Typically, these characters are good at everything they do. They get along with other established characters exceedingly well (sometimes even being romantically pursued by one or more of the canonical characters). They have few (if any) flaws. They are an idealized character who is essentially a "perfect" character within the fiction. They are also -- pretty much by definition -- characters who are added to a fictional setting long after its initial establishment.

The term "Mary Sue" is derived
from Star Trek fan fiction.

The term originated in Star Trek fan fiction, having been coined in 1973 after the publication of a parody story "A Trekkie's Tale" in the fan magazine Menagerie. This particular story (written by Paula Smith) was about a 15-year-old female character named Mary Sue, and it satirized the unrealistic nature of many characters in other fan fiction stories. Lieutenant Sue was the youngest Lieutenant in Starfleet and was an expert in virtually everything she did. She was "the best and the brightest" of Starfleet.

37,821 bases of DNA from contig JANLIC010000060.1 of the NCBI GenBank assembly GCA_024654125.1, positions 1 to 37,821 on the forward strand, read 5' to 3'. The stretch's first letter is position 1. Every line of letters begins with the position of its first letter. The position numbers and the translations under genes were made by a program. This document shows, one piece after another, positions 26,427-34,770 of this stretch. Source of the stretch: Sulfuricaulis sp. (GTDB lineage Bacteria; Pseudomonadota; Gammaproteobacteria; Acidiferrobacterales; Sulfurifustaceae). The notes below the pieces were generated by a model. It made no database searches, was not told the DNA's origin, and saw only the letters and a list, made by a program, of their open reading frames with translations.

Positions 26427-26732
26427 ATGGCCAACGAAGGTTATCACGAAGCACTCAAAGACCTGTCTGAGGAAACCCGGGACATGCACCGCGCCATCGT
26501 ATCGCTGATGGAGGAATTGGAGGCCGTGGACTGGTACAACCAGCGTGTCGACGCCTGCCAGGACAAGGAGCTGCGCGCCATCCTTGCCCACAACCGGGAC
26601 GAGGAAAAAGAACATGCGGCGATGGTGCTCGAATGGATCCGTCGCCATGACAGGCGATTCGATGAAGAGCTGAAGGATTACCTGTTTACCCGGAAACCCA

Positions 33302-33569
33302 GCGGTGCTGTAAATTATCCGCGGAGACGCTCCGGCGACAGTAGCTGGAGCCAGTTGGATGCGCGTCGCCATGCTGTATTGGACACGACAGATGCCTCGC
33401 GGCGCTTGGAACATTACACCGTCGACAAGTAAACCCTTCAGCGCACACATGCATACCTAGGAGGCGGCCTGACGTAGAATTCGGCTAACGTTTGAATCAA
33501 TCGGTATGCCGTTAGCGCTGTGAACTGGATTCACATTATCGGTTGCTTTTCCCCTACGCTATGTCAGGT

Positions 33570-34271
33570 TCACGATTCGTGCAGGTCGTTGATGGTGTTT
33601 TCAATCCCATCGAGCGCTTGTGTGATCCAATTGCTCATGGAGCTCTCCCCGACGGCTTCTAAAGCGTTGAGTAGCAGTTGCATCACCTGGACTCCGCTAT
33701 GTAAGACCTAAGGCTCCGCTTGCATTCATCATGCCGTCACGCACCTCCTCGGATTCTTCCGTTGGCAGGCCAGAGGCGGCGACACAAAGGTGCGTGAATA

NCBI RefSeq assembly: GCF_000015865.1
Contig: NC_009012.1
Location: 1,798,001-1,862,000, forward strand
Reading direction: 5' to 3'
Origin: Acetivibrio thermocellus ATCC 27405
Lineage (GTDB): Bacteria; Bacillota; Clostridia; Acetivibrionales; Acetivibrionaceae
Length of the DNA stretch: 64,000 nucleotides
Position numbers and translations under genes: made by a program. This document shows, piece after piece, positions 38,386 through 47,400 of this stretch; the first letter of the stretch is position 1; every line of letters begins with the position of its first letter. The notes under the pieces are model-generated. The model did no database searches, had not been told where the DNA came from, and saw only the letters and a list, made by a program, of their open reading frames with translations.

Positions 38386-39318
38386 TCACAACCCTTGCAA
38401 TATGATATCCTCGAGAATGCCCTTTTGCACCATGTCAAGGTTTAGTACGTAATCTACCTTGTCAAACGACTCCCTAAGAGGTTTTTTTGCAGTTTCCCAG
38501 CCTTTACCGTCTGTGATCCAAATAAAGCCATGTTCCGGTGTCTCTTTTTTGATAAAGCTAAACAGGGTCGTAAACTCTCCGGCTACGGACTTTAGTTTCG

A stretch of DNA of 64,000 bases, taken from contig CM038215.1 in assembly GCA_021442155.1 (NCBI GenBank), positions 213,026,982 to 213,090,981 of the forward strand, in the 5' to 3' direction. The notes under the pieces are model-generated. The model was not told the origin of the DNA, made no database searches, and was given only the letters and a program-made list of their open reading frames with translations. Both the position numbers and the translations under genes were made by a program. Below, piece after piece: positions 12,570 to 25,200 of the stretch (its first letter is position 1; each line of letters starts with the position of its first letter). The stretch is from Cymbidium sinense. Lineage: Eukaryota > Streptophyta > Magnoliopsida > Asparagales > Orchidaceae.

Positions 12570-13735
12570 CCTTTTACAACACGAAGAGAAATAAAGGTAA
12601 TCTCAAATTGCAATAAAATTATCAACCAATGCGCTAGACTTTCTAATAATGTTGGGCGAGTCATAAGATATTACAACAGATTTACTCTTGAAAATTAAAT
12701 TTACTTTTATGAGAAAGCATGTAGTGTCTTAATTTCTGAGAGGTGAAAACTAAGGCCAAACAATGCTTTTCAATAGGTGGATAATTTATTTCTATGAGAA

First off, I want to get one thing straight: whether or not a character is a "Mary Sue" is a subjective opinion. Whether or not any individual reader or viewer considers a given character as a "Mary Sue" is going to depend greatly upon where that individual draws the line between "justifiably-competent" and "unjustifiably-competent". That line will vary from person to person, and from fictional universe to fictional universe. I draw that line at a much different place for Star Wars than I do for Star Trek. In addition, this line is not always a hard or clear-cut line. It might be very fuzzy. The fuzziness of the line will also vary from person-to-person and from fictional-universe-to-fictional-universe. It's all on a continuum. Even within a single fictional universe, one character may be " more Mary Sue-ish" than another character.